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Lycian Tomb at Istanbul Archaeology Museum

The Battle of Centaurs and Lapiths

The Battle of Centaurs and Lapiths

The Lycian tomb describing the Battle of Centaurs and Lapiths discovered in the Necropolis of Sidon, among important finds such as the Alexander Sarcophagus, and the Sarcophagus of the Crying Women, which are now on display at the Istanbul Archaeology Museum in Istanbul. This sarcophagus called Lycian sarcophagus due to its resemblance to the sarcophagi of Lycian region, which is the artwork of an ancient Lycian sculptor.



The fight scene of the Centaurs

The Lapiths are a legendary people of Greek mythology, whose home was in Thessaly, in the valley of the Peneus and on the mountain Pelion.They were an Aeolian tribe. Like the Myrmidons and other Thessalian tribes, the Lapiths were pre-Hellenic in their origins. The genealogies make them a kindred people with the Centaurs: in one version, Lapithes and Centaurus were said to be twin sons of the god Apollo and the nymph Stilbe, daughter of the river god Peneus. Lapithes was a valiant warrior, but Centaurus was a deformed being who later mated with mares, from whom the half-man, half-horse Centaurs sprang. Lapithes was the eponymous ancestor of the Lapith people, and his descendants include Lapith warriors and kings.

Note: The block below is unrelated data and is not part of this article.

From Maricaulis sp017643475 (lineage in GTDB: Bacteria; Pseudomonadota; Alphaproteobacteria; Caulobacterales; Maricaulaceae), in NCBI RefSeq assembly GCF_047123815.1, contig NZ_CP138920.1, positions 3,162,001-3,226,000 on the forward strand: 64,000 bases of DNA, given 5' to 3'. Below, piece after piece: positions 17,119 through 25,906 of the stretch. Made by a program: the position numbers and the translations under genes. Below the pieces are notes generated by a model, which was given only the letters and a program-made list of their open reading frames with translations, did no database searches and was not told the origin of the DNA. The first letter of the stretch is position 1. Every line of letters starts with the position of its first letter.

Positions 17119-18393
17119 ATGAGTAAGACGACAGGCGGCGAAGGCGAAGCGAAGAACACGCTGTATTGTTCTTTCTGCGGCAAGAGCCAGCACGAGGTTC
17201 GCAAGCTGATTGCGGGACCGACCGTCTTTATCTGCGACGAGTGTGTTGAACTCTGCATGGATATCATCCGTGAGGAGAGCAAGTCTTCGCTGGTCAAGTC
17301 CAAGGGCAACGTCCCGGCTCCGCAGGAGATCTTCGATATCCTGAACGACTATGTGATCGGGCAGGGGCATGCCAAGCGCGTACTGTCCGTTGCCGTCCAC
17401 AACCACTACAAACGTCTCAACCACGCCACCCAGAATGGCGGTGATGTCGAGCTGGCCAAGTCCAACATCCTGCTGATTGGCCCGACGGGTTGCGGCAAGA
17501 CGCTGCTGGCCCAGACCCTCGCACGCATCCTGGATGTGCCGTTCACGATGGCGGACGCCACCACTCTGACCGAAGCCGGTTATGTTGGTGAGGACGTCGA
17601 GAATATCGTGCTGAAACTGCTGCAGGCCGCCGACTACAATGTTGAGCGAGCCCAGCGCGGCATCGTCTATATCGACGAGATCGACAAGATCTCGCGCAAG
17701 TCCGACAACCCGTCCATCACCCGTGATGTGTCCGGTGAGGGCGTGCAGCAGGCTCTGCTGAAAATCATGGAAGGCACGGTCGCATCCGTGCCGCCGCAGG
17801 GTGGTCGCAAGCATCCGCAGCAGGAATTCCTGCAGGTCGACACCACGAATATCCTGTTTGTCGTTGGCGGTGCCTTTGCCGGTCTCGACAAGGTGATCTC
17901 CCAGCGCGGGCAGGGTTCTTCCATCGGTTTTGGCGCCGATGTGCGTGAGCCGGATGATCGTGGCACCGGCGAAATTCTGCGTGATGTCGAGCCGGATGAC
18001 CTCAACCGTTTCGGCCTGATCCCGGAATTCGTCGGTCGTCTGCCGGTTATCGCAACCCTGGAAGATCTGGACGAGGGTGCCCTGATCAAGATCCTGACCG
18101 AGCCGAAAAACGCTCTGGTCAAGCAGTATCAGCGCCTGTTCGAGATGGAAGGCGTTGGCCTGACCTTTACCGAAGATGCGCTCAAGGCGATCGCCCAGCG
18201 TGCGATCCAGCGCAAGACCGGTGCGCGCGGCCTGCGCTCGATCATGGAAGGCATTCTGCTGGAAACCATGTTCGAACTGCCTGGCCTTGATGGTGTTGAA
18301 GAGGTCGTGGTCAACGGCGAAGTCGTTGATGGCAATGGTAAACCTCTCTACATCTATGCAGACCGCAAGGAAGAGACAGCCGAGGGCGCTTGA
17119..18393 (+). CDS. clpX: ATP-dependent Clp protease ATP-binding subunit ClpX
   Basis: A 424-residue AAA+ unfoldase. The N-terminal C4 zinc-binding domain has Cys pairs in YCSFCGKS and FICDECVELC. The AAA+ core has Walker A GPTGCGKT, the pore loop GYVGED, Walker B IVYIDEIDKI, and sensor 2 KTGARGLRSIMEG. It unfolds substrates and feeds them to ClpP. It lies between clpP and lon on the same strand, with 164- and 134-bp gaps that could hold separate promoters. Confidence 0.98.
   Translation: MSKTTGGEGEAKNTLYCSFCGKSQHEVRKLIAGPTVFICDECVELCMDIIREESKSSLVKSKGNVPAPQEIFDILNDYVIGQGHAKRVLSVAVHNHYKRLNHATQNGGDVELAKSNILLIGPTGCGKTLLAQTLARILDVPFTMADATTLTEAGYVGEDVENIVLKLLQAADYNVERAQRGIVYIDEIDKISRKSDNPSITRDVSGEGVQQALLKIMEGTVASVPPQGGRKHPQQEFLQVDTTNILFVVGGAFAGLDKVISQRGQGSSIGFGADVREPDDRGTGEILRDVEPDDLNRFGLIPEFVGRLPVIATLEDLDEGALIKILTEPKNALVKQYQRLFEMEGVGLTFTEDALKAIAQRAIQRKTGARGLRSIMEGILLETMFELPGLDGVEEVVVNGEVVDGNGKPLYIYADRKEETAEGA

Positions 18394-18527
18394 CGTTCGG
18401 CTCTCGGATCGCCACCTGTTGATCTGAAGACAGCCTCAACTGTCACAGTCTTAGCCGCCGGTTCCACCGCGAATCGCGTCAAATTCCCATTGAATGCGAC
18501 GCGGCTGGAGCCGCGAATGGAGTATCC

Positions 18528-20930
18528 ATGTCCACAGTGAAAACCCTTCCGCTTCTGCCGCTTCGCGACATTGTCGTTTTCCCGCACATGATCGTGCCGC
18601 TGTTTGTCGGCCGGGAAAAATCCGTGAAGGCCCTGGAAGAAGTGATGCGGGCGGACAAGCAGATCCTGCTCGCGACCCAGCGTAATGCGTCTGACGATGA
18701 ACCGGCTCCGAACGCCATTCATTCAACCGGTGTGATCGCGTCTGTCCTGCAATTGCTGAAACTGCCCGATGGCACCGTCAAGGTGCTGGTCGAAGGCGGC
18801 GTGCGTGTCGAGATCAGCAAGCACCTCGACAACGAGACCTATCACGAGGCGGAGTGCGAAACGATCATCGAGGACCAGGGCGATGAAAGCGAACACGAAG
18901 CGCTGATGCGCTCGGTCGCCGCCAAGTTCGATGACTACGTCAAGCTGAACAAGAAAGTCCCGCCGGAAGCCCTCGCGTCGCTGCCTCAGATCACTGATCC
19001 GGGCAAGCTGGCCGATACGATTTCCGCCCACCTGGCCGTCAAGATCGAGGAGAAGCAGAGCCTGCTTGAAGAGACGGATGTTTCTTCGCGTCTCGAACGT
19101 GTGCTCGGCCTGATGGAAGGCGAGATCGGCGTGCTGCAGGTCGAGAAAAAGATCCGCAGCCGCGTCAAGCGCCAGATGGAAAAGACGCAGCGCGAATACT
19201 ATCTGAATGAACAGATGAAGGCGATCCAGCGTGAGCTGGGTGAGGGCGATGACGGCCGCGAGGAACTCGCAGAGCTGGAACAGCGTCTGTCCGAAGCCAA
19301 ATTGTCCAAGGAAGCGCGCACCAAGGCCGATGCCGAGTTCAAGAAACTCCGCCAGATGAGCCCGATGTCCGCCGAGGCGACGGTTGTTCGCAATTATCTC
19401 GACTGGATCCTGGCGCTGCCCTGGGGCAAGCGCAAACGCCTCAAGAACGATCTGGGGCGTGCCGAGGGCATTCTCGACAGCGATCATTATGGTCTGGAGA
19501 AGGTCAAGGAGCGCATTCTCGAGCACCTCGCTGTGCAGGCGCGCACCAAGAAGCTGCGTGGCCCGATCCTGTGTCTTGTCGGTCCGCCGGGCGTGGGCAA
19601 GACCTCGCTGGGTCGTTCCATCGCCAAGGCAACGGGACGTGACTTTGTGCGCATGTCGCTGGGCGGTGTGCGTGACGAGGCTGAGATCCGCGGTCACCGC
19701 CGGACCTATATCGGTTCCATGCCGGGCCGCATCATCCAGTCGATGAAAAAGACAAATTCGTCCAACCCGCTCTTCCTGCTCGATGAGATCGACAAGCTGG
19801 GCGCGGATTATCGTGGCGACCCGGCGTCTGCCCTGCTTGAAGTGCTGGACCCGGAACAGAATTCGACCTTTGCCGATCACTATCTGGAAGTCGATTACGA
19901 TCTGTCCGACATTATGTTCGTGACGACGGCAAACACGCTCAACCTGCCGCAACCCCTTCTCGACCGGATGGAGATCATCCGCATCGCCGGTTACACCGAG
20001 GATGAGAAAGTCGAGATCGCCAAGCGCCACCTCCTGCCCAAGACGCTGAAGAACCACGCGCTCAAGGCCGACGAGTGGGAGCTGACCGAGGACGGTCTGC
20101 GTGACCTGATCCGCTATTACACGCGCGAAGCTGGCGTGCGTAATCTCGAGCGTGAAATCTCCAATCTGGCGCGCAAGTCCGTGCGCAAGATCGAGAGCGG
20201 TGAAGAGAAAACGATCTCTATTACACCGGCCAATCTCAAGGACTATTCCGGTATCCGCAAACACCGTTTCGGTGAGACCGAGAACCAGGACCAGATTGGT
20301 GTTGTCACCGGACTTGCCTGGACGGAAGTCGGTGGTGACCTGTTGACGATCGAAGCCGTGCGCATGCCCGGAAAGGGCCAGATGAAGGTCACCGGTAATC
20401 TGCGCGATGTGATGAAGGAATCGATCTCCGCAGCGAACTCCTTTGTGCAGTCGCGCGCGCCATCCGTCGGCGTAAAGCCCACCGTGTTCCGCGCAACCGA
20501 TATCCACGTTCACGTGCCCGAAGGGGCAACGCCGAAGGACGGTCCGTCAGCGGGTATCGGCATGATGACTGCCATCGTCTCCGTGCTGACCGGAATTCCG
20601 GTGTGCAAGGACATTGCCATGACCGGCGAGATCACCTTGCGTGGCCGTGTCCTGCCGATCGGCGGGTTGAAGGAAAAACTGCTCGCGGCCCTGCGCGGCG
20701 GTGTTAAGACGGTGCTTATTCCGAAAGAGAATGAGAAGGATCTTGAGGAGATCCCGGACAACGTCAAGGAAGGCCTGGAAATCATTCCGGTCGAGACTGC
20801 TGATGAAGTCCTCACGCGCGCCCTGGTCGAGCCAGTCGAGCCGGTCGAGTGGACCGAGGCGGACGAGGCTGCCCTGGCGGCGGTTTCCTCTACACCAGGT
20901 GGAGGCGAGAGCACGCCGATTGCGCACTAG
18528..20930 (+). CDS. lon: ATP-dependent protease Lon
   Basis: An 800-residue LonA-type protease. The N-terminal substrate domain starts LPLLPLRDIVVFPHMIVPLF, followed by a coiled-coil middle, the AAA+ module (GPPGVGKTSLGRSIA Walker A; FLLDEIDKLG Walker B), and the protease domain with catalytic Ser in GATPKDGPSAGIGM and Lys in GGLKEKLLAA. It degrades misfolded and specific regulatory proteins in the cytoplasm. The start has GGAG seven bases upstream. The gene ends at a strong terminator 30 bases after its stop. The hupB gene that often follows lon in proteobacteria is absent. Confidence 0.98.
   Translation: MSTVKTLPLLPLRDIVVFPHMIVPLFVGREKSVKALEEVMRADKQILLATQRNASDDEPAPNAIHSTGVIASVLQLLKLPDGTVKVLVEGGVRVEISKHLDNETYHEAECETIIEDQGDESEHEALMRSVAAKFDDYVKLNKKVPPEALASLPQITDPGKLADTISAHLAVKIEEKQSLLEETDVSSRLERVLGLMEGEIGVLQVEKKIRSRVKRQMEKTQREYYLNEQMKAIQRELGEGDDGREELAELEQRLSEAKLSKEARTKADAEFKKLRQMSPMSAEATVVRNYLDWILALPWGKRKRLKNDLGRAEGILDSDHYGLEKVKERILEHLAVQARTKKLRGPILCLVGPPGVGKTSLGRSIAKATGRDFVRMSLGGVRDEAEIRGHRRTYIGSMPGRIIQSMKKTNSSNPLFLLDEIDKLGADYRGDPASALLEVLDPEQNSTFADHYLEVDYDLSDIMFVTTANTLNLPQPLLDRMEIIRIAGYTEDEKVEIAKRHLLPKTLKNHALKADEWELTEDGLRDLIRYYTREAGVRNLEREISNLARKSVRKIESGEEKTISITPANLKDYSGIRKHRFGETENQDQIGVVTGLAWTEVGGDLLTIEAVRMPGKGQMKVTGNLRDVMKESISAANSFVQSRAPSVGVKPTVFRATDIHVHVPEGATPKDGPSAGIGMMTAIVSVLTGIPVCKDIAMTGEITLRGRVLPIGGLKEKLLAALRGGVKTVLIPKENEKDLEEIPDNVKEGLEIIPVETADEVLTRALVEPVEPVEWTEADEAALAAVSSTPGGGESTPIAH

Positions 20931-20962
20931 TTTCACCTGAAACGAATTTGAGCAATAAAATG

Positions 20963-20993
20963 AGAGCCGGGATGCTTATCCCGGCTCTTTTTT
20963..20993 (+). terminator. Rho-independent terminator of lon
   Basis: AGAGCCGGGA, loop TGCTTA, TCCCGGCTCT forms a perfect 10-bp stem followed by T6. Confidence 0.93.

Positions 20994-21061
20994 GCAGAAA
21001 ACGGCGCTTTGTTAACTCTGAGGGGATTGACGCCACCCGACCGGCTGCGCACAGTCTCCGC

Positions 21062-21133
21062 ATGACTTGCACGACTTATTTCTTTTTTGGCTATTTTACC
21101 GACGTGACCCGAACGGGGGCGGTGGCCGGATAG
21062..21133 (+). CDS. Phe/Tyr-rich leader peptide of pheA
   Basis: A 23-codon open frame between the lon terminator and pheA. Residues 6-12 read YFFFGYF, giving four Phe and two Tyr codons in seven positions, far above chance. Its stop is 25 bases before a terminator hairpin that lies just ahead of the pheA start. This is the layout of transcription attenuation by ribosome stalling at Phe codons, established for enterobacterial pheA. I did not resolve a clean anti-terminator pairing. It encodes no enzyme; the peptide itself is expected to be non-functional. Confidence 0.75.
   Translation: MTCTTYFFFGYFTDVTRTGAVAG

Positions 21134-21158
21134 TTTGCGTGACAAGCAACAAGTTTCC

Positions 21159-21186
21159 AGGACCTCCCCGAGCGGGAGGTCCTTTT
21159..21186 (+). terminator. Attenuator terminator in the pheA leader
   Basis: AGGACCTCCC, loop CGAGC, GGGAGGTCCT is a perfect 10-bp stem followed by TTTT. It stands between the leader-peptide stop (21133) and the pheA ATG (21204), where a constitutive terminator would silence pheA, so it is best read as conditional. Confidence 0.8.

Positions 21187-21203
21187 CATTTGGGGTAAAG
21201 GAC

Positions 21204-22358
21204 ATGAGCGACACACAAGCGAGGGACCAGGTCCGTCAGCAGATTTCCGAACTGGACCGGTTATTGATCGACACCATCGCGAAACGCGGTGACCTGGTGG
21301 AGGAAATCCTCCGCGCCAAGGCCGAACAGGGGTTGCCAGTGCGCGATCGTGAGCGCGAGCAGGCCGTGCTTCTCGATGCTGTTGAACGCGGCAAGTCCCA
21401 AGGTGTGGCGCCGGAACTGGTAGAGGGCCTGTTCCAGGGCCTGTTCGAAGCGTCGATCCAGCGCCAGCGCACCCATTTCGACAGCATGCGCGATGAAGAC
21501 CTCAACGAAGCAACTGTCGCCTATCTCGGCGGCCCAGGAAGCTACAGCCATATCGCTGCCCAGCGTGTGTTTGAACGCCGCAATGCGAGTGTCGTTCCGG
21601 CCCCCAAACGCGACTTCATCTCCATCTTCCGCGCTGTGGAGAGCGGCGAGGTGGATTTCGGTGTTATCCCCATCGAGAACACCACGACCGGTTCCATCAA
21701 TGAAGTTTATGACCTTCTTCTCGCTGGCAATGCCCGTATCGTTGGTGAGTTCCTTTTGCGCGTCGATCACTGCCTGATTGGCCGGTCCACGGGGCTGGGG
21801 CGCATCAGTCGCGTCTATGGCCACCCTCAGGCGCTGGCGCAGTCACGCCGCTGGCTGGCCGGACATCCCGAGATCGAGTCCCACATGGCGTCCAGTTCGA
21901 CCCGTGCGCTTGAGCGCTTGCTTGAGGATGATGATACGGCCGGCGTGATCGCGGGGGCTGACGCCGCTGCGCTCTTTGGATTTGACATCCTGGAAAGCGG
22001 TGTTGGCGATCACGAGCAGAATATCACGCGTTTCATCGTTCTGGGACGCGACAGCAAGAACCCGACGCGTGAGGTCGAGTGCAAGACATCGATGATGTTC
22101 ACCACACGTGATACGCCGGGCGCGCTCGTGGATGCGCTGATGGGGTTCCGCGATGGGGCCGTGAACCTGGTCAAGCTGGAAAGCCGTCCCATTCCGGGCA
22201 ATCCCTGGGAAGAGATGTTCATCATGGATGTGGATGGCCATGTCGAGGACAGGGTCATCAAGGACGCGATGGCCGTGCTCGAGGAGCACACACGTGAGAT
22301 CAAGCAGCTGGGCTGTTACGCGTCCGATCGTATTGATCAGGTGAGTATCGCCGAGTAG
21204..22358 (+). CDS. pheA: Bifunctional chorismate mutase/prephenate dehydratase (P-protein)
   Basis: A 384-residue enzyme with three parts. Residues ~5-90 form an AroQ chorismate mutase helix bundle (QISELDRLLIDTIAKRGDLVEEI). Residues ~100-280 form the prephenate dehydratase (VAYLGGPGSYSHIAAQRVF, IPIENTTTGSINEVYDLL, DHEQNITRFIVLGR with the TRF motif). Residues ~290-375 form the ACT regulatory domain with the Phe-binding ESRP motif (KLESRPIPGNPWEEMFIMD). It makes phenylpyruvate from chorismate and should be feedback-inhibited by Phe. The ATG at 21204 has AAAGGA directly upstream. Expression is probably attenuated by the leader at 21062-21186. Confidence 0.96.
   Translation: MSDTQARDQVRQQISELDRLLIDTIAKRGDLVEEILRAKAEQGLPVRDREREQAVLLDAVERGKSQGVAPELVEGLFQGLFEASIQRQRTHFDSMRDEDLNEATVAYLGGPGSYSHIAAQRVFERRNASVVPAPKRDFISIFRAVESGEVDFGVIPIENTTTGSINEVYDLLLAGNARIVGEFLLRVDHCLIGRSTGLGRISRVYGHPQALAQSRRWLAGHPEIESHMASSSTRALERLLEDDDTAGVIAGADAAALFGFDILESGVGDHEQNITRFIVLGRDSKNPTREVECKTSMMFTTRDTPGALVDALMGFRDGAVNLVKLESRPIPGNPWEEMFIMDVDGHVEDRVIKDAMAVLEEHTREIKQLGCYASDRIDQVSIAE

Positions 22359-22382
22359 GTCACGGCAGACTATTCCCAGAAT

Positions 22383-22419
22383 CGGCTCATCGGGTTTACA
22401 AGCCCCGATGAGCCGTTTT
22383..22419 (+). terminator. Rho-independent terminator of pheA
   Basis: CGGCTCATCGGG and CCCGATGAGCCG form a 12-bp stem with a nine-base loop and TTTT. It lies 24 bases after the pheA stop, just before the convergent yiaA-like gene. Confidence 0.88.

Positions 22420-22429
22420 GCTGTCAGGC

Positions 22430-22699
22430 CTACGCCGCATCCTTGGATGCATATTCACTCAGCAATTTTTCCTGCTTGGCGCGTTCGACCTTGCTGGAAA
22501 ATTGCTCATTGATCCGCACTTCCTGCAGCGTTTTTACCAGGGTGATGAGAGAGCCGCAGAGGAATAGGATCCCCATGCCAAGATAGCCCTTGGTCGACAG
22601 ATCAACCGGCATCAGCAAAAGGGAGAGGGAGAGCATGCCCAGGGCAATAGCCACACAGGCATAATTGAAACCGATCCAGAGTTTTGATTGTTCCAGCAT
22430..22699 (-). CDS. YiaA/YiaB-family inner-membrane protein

The best-known legend with which the Lapiths are connected is their battle with the Centaurs at the wedding feast of Pirithous, the Centauromachy. The Centaurs had been invited, but, unused to wine, their wild nature came to the fore. When the bride was presented to greet the guests, the centaur Eurytion leapt up and attempted to rape her. All the other centaurs were up in a moment, straddling women and boys. In the battle that ensued, Theseus came to the Lapiths' aid. In the battle the Lapith Caeneus was killed, and the defeated Centaurs were expelled from Thessaly to the northwest.

As Greek myth became more mediated through philosophy, the battle between Lapiths and Centaurs took on aspects of the interior struggle between civilized and wild behavior, made concrete in the Lapiths' understanding of the right usage of god-given wine, which must be tempered with water and drunk not to excess. The Greek sculptors of the school of Pheidias conceived of the battle of the Lapiths and Centaurs as a struggle between mankind and mischievous monsters, and symbolical of the great conflict between the Greeks and the others, barbarians.

In the Iliad the Lapiths send forty manned ships to join the Greek fleet in the Trojan War, commanded by Polypoetes and Leonteus.

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